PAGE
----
In the fall of 2004 Trans Canada Trail Ontario released the findings of the economic impact of the Trans Canada Trail in Ontario, completed by Pricewaterhouse Coopers. It was the first attempt to best understand the complex relationship between estimated trail user expenditures over the length of a future connected Trans Canada Trail.
For the purposes of segmentation, the study area of Ontario was broken out into 12 regions aligned with established tourism zones. Kawartha Lakes is well within the boundaries of region 6, referred to in the study as Central Ontario. The scope of the study was regional and provincial and does not provide a concise detail of local area impacts; however, based on the length of local area Trans Canada Trail segments (or intended segments) and proximities to concentrated population centres and traditional tourism regions, local trail proponents could estimate a proportion of a regional impact.
At a point in the future when the Trail is connected and marketed with associated services and maintenance complementing the trail user’s experience, the Trail is estimated to have the following impacts:
- Estimated $2.4 Billion generated annually in value added income, of that $152.5 Million will be contributed by visitors (representing “new money” into the economy).
- Over 42 000 Ontarians can attribute their jobs to the Trans Canada Trail in Ontario’s recurrent expenditures, and
- Total recurrent tax collections to all three levels of government will add to about $1.04 Billion annually.
The Trail was not completed as of the summer 2005; as such, construction is required to achieve a provincial connection. The estimated cost to connect the trail in Ontario without in-kind support is approximately $160 Million. Consequently, the cost of building the remaining sections even without in-kind support can be recovered in less than four years from total tax revenue from trail user’s annual expenditures.
Central Region includes the modest population centres of Peterborough, Kawartha Lakes, Ajax, Pickering, Barrie, Midland, Penetanguishene, Orillia, Gravenhurst, Bracebridge and Huntsville along the proposed route of the TCT. Many of these communities are gateways to and hubs within “cottage country”, often referred to as Ontario’s playground.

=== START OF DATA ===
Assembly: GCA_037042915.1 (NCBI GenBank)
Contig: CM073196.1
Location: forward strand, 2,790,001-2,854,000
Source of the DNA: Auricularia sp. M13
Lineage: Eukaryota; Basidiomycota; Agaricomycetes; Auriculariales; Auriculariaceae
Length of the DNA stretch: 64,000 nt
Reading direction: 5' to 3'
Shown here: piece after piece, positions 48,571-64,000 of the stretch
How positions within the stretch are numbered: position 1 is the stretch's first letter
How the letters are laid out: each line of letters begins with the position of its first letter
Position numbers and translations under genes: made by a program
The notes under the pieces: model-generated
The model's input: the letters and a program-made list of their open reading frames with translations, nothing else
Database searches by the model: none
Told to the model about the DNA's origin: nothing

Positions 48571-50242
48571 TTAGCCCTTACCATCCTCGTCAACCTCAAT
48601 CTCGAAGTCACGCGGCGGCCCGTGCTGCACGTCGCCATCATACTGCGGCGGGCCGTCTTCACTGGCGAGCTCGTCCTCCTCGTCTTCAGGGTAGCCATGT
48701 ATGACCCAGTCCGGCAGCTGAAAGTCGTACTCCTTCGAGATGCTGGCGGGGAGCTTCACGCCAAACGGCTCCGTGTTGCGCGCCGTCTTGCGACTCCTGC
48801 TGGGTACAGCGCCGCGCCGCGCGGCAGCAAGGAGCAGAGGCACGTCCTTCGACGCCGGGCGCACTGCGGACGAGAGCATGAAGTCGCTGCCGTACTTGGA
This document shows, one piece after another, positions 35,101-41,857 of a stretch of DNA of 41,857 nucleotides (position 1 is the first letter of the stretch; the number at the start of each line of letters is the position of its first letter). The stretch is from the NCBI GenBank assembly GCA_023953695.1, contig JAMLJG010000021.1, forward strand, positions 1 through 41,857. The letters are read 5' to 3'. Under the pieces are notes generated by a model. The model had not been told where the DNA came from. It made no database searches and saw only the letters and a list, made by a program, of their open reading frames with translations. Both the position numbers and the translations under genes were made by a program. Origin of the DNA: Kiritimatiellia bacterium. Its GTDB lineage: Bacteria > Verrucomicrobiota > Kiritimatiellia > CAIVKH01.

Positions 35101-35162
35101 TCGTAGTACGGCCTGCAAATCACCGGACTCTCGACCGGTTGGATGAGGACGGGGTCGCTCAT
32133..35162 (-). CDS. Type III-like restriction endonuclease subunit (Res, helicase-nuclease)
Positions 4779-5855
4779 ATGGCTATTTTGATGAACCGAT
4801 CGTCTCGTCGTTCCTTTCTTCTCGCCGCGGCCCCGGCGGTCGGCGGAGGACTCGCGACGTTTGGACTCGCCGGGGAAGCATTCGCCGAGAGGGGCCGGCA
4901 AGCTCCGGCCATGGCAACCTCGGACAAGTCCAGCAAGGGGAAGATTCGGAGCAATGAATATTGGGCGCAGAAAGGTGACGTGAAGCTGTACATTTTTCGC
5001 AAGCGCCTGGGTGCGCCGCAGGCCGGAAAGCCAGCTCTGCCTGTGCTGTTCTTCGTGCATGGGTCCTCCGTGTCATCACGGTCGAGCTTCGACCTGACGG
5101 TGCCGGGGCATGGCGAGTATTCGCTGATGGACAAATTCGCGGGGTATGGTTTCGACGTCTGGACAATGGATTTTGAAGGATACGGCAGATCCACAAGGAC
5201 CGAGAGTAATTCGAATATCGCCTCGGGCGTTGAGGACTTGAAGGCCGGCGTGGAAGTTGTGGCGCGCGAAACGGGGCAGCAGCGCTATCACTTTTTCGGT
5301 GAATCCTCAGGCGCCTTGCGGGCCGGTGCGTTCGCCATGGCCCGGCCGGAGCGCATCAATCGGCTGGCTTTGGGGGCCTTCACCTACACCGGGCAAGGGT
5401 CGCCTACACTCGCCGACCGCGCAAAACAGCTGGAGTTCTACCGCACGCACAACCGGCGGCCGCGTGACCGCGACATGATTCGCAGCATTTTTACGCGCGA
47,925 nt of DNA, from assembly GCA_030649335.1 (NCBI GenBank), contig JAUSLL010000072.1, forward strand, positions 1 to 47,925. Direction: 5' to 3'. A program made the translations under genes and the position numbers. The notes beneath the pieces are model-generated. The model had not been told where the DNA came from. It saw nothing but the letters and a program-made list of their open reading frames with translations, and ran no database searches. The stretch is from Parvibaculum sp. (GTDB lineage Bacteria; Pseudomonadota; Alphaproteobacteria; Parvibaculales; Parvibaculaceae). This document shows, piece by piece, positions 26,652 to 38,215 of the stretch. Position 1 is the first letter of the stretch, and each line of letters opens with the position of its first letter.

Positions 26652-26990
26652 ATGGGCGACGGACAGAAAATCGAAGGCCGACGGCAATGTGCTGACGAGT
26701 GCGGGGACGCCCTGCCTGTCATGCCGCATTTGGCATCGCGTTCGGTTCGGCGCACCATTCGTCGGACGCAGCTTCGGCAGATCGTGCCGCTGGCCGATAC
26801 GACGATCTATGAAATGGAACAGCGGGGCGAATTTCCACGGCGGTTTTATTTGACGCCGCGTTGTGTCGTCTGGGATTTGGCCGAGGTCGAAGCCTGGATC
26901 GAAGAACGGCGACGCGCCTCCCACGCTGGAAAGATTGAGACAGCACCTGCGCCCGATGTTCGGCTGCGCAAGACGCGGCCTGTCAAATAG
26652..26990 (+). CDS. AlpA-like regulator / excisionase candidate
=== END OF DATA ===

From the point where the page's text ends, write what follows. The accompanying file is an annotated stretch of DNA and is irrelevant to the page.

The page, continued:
Of the 12 regions, Central ranks the 4th highest cost to construct the trail, without in-kind support to an estimated $28 Million. The estimated length of the trail in Central Region will total 584km with approximately 65km located in the city of Kawartha Lakes. To date this accounts for the third largest gap in the trail in all of Southern Ontario.
As a significant tourist destination, Central Region is estimated to benefit more than any other region in the province. Fully 20% of all local expenditures predicted to occur in Ontario within proximity to the Trail will be in Central Region. The greatest non-local (visitor) impact in Ontario will occur in Central Region surpassing, Toronto, the Niagara region and the National Capital area. An estimated 70% of all non-local expenditures occurring in Ontario will happen within Central Region.
With more than 2/3rds of the estimated provincial visitor expenditure occurring along less than 15% of the length of the trail, communities within Ontario’s Central Region stand to gain significant return on investment from the establishment of a connected Trans Canada Trail in their local/regional municipalities. Trans Canada Trail Ontario is committed to providing 10% seed funding towards Trans Canada Trail designated construction projects including those within Kawartha Lakes.